Since March 2000, the C&ED has conducted a test run for the "Land Cargo Advance Clearance System", by which consignors or carriers can enjoy advance clearance service through advance submission of cargo data to the Customs. Moreover, the"Superlink China Direct" Project has been implemented since August in the same year. Under this arrangement, air transhipment cargoes, which have been cleared by Customs once at the Airport, will normally be loaded on designated trucks for land transport to the Mainland without the need for further export examination at the land boundary control point. Meanwhile, the feasibility study for Electronic Data Interchange - Road Manifest (ROMAN) was concluded. The proposed ROMAN system, if implemented, will enable advance electronic declaration of cross-border cargoes and further enhance clearance efficiency.

On the other hand, we have installed a total of 40 sets of the "Automatic Vehicle Recognition System" (AVRS) at the three land-boundary control points to replace manual input of vehicle registration numbers. Presently, the system is running smoothly and efficiently. With AVRS, Customs can reduce the clearance time for each vehicle by three seconds. Through a series of streamlined procedures, the average clearance time for a laden goods vehicle has been reduced from 45 seconds to 30 seconds and that for an empty goods vehicle has been reduced from 20 seconds to 16 seconds. The average throughput of goods vehicles has increased from about 90 to the current rate of about 120 per lane per hour. The boundary-crossing time for cross-boundary vehicles is significantly reduced.

Furthermore, in order to alleviate cross-boundary traffic congestion in the daytime, a southbound lane has been added (that is, a total of two southbound lanes and one northbound lane) for the period between midnight and 7 am at Lok Ma Chau Control Point since October 1 2002 after studies by and discussions between the HKSAR and Shenzhen authorities to diverge part of the daytime vehicles and to cope with the needs of cross-boundary traffic overnight at Lok Ma Chau Control Point. Additional lanes for goods vehicles have also been arranged as a corresponding measure at Huanggang Border Control. Regarding clearance for passengers, the Government has implemented 24-hour passenger clearance at Lok Ma Chau/Huanggang with effect from 27 January this year, making further convenience for the movement of passengers and vehicles between Hong Kong and the Mainland. Meanwhile, the Government and the Shenzhen authorities are proactively studying the construction of a cross-boundary bridge linking Lok Ma Chau and Huanggang at the Lok Ma Chau Control Point with a view to further improving the cross-boundary traffic condition.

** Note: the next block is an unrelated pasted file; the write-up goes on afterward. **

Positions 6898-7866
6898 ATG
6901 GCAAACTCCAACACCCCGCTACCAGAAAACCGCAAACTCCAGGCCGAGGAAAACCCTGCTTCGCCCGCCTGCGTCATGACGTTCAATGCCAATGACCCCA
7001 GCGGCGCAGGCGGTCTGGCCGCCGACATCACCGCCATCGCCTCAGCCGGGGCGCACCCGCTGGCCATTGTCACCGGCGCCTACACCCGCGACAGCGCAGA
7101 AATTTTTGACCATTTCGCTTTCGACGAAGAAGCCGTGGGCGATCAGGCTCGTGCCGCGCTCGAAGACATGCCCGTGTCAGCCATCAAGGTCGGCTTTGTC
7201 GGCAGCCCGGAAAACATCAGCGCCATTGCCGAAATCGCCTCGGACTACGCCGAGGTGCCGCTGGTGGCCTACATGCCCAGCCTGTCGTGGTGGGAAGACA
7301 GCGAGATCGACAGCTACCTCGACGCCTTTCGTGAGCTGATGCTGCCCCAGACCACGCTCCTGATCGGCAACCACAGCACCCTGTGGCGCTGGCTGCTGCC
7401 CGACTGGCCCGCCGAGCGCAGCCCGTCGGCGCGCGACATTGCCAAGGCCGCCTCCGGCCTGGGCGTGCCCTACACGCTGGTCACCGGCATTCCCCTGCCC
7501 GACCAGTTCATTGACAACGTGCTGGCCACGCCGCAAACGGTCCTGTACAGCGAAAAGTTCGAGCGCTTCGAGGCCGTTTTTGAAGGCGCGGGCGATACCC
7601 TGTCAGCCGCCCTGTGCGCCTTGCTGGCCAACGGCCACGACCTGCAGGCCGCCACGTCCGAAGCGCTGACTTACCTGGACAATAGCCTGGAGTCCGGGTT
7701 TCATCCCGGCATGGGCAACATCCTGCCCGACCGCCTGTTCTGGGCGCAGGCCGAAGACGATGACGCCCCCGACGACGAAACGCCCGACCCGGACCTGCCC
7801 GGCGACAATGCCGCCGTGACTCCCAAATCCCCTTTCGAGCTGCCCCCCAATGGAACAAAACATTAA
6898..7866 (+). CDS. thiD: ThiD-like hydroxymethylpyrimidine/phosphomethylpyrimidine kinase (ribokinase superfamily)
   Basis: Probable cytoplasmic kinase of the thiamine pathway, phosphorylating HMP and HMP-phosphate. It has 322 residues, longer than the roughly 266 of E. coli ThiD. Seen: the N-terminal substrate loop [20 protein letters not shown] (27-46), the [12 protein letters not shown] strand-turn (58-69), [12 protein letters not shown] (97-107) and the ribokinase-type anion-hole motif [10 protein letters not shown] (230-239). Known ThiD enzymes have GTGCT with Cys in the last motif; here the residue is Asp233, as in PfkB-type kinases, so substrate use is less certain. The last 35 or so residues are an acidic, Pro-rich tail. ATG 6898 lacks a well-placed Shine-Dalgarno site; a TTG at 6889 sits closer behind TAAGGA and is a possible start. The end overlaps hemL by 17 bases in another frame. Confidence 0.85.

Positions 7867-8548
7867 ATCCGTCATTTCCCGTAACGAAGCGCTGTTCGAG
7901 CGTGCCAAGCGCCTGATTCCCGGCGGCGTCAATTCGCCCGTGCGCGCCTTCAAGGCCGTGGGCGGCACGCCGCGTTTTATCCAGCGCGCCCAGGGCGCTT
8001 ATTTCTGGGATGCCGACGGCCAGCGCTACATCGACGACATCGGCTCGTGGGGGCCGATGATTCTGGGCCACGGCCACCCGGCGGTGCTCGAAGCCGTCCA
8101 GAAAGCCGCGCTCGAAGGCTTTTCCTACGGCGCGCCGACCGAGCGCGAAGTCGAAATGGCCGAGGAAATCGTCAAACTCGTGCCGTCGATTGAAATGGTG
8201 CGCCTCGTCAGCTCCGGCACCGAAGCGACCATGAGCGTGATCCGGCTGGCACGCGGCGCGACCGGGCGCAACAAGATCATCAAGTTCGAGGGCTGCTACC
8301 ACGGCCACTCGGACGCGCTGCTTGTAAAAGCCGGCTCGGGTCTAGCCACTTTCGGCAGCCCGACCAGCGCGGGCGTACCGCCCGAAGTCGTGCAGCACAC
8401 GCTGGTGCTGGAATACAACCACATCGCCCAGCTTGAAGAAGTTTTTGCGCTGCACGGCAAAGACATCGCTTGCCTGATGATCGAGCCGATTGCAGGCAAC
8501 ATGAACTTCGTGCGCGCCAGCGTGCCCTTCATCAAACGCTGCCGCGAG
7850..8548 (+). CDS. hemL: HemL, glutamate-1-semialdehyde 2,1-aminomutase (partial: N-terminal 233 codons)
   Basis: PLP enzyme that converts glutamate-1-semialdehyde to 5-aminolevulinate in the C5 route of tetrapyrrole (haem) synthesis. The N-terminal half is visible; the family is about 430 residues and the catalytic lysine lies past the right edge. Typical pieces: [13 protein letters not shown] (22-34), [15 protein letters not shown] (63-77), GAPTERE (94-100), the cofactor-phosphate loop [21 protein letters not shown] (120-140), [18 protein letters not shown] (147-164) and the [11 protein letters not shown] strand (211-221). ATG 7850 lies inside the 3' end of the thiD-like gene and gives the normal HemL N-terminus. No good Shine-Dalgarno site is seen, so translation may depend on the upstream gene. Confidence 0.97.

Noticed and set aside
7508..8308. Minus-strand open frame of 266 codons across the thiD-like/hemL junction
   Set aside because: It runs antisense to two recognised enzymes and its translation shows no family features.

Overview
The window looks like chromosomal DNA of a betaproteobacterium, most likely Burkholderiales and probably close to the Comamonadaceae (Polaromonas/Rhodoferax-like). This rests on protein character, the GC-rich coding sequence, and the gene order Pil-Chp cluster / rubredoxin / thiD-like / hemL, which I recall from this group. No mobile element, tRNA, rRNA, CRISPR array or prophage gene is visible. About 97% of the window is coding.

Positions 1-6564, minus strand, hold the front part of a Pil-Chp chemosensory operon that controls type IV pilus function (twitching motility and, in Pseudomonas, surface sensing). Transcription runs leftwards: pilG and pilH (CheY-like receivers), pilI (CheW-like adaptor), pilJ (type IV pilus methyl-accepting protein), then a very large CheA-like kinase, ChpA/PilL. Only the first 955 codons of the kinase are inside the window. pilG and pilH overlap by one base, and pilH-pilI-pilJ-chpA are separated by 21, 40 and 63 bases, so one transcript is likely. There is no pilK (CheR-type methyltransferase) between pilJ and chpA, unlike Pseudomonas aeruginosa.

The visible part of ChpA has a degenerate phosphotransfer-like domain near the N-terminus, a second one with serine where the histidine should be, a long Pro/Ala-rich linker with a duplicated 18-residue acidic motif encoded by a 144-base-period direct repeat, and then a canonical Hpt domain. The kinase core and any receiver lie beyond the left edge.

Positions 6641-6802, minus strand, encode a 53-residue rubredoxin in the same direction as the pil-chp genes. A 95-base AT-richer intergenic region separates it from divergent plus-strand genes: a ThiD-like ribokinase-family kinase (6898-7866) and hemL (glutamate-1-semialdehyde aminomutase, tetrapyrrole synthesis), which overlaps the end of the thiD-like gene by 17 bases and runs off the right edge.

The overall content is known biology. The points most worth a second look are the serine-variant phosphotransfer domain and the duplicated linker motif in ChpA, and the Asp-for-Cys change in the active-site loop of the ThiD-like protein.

With the completion and coming into operation of these two X-ray Vehicle Inspections Buildings, the second phase of Lok Ma Chau Control Point expansion will also be completed soon. By then, the cross-boundary facilities as well as the clearance of passengers and goods at the Lok Ma Chau Control Point will see significant improvements. The C&ED will also be able to further meet its performance pledge of providing more efficient and speedy clearance services to the public and the cross-boundary transport industry by enhancing its capability in handling passengers, vehicles and goods crossing the boundary.

Finally, I take this opportunity to express my heart-felt thanks to the Architectural Services Department, the Electrical and Mechanical Services Department, and all the people involved in the construction of these two X-ray Vehicle Inspection Buildings. Your professional advice, detailed planning and active participation have rendered great assistance in our Department's commitment to enhancing working efficiency and public service through the application of advanced technology.